UK businesses face a number of challenging interlocking issues in the run up to the end of the transition period on 31 December 2020. What could slip off the corporate risk radar are the smaller administrative matters. Whilst domain name portfolio management might rank fairly low down the corporate agenda, loss of a .eu domain name relating to a major online platform could have very significant consequences for businesses dependent on their online offering in our “always on, always online” culture. We also provide guidance on ICANN’s current policy in relation to access to WHOIS registrant data.

Managing .eu domain names as a UK individual / business during and after the transition period

As the dust settles following 31 January, and while we await the outcome of UK-EU trade negotiations, there are a number of practical steps you can take now to manage a domain name portfolio containing .eu domain names. The European Commission has recently updated its notice to clarify the rules which will apply to the .eu domain names that are registered to UK residents following the end of the transition period. So, unless there are any provisions to the contrary agreed in any trade agreement between the EU27 and the UK:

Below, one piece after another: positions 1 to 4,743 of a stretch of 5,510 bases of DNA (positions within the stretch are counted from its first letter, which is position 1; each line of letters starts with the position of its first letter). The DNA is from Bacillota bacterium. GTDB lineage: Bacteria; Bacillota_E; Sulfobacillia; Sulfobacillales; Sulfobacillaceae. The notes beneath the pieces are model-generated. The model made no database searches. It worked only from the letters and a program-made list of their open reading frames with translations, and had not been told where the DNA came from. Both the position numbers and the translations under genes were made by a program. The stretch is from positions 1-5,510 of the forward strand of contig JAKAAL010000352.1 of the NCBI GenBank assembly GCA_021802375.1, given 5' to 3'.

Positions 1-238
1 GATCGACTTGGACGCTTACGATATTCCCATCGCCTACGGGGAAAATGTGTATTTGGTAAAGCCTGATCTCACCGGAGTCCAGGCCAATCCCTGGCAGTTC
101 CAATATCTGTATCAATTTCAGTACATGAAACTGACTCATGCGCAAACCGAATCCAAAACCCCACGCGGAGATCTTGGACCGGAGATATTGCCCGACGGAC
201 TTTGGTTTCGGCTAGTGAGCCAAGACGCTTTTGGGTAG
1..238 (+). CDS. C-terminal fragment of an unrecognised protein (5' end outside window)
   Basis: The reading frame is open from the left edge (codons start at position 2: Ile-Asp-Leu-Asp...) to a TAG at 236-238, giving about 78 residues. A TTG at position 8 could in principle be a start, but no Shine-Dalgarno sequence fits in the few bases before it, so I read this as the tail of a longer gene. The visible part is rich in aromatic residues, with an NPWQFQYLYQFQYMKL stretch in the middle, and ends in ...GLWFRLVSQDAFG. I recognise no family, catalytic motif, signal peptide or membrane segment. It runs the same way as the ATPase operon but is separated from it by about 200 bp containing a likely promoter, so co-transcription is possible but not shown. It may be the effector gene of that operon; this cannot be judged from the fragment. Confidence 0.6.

• undertakings and individuals that are based in the UK (i.e. the registrant’s residence or establishment country code is either GB or GI, unless the citizenship country code of the registrant corresponds to an EU27 country) will not be eligible to register or renew .eu domain names after 31 December 2020.
  • From 31 December 2020, ineligible domain names will eventually be revoked by the .eu Registry. Revocation would occur on expiry of any agreed grace period and the domain name first being declared withdrawn prior to revocation. EURid had stated that this would be a two month period after the UK’s intended exit in October 2019. EURid has not yet updated its guidance to indicate the length of any new grace period applying after 31 December 2020.

During the transition period, UK organisations and individuals can continue to apply for, renew and hold .eu domain names. But consideration should be given now to your ownership strategy after 31 December 2020. If you will be unable to meet the residency / establishment rules for .eu domain names after 31 December 2020 and your .eu domain name is an important online presence for your business, consider if you should set up a redirect to a new domain name now (subject to observing EURid policy on the use of proxy servers).

You should therefore review your domain name portfolio to check all .eu domain names are held by an EU27 based entity or individual and take steps to transfer any .eu registrations to an EU based entity that is established in one of the EU27 countries. It is worth undertaking this exercise as soon as possible to avoid any additional expense or loss of the registration. Any renewals required to be made of any .eu domain names in the transition period should be reviewed to check that the domain name details either list the registrant as an EU27 based entity or individual or are updated to reflect ownership by an EU27 based entity or individual.